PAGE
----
Music Australia News

Live Performance Australia Says $128 Million For Arts Is An Election Priority

Image credit: agfg
Jasmine Crittenden
| June 7, 2016

Live Performance Australia has called on the new Australian Government, to be elected on 2 July, to commit $128 million to live performance over the next four years. The organisation has outlined election policy priorities in six key areas, focusing on sustainability and growth. Australia’s live performance industry is worth $2.5 billion and provides 34,000 jobs.

“Australia’s live performance industry supports jobs, contributes to economic growth and drives innovation,” said Andrew Kay, president of Live Performance Australia. “Governments need to put in place policies that will support the long term growth and sustainability of the industry, so that creative and talented Australians can share their work with audiences in capital cities and country towns, as well as build our international reputation through overseas touring.”

Live Performance Australia urges the Government to restore $72.8 million cut from the Australia Council and to make the Catalyst programme more transparent. The organisation also argues that investment should be stimulated through tax incentives on pre-production costs for live performances and the founding of a seed fund for large, original works.

A study conducted by Ernst and Young and commissioned by Live Performance Australia showed that a 40% tax offset could lead to the creation of 555 productions and 4,650 jobs, while increasing industry turnover by $1.2 billion.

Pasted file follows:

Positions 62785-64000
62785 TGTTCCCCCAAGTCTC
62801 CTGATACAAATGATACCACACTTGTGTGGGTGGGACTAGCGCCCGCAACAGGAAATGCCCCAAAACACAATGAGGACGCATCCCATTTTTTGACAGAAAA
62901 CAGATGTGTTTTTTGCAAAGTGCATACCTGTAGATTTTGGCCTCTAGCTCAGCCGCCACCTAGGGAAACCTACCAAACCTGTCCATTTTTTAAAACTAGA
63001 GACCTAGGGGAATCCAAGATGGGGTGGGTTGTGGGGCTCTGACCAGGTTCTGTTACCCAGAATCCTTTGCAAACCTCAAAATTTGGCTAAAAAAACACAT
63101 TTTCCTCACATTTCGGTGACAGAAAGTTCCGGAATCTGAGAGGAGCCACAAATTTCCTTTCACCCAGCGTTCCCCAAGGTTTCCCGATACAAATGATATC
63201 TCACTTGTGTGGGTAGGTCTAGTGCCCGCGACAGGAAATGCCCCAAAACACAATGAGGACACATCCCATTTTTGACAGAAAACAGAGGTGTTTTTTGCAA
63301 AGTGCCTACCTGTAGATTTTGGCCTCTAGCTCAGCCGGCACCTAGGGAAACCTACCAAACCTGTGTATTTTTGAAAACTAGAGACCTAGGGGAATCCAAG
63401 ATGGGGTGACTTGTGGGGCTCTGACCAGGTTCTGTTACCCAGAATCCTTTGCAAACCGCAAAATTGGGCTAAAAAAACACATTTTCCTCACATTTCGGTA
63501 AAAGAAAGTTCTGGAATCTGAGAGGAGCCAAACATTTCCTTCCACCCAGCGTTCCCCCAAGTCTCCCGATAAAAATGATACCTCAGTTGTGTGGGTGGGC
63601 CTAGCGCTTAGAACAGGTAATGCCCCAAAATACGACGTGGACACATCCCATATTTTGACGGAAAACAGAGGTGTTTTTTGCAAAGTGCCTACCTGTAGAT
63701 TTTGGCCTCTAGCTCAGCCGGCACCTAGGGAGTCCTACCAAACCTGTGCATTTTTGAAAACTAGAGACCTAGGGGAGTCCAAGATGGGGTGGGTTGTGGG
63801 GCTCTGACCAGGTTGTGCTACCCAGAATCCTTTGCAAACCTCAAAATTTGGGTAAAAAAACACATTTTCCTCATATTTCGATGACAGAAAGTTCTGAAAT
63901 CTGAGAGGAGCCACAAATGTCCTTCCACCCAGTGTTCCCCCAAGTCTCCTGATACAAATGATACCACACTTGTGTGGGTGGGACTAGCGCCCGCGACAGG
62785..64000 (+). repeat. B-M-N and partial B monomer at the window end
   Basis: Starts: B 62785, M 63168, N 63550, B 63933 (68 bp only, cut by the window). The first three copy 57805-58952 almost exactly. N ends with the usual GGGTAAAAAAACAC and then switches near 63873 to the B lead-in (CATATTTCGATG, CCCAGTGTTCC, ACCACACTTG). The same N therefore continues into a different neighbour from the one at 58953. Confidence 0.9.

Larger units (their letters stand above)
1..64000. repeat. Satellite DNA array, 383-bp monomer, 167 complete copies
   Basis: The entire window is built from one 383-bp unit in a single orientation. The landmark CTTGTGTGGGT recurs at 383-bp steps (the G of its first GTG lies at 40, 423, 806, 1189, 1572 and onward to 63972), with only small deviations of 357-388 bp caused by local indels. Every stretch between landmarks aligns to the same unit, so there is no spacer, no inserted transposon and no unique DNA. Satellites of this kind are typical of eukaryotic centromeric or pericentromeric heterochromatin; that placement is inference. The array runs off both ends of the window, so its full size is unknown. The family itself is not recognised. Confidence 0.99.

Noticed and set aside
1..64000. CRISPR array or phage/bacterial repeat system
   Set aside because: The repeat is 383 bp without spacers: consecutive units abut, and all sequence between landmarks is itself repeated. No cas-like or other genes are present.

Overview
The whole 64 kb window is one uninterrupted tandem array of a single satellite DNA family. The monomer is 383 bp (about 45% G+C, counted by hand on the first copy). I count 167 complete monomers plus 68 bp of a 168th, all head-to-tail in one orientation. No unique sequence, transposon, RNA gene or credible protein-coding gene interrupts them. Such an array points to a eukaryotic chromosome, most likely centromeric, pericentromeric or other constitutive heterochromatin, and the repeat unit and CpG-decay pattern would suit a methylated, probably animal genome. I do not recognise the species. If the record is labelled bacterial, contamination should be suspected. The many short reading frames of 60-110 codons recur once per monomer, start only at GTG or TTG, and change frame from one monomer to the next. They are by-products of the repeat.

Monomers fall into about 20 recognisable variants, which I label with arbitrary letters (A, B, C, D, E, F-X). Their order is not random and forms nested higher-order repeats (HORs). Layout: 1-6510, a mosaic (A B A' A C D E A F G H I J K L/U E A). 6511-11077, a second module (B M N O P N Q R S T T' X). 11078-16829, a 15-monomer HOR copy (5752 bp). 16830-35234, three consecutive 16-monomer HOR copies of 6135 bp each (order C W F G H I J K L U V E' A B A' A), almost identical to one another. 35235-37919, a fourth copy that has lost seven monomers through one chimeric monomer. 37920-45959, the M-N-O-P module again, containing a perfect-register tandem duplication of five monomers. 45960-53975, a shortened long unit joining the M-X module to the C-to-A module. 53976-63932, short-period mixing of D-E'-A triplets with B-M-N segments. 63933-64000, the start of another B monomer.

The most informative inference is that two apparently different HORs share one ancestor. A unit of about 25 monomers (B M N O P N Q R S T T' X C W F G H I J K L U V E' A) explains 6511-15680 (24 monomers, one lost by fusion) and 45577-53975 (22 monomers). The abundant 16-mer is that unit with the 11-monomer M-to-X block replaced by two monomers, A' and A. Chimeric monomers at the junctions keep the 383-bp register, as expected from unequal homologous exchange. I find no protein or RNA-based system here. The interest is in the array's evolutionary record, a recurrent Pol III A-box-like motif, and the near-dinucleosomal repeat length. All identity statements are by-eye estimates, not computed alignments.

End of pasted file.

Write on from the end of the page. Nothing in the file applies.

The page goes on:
In addition, the Government is asked to provide more leadership for the creative industries, by creating a strategic plan, establishing a “cross-cutting, 21st century government agency”, adding the arts to the innovation and STEM agenda, and renewing the Live Music Office’s funding.

The importance of regional areas is also recognised. Live Performance Australia asks the Government to change Playing Australia by boosting funding and expanding eligibility guidelines, double the number of organisations with National Touring Status, provide funding for commercial producers wanting to tour regionally and assist trialling of digital incentives for presenting live productions.

Meanwhile, the need to expand the global profile of Australia’s creative industries is acknowledged, in a call for greater investment for international touring of Australian productions and continued funding of Sounds Australia.

Finally, the organisation argues that the Australian Bureau of Statistics should be given the resources to collect data concerning the creative industries regularly and that economic and social metrics should be established and collected.

“Given the economic and social contribution made by the live performance industry, this represents a relatively modest investment that would provide greater strategic direction and certainty for our industry,” said Evelyn Richardson, chief executive of Live Performance Australia.

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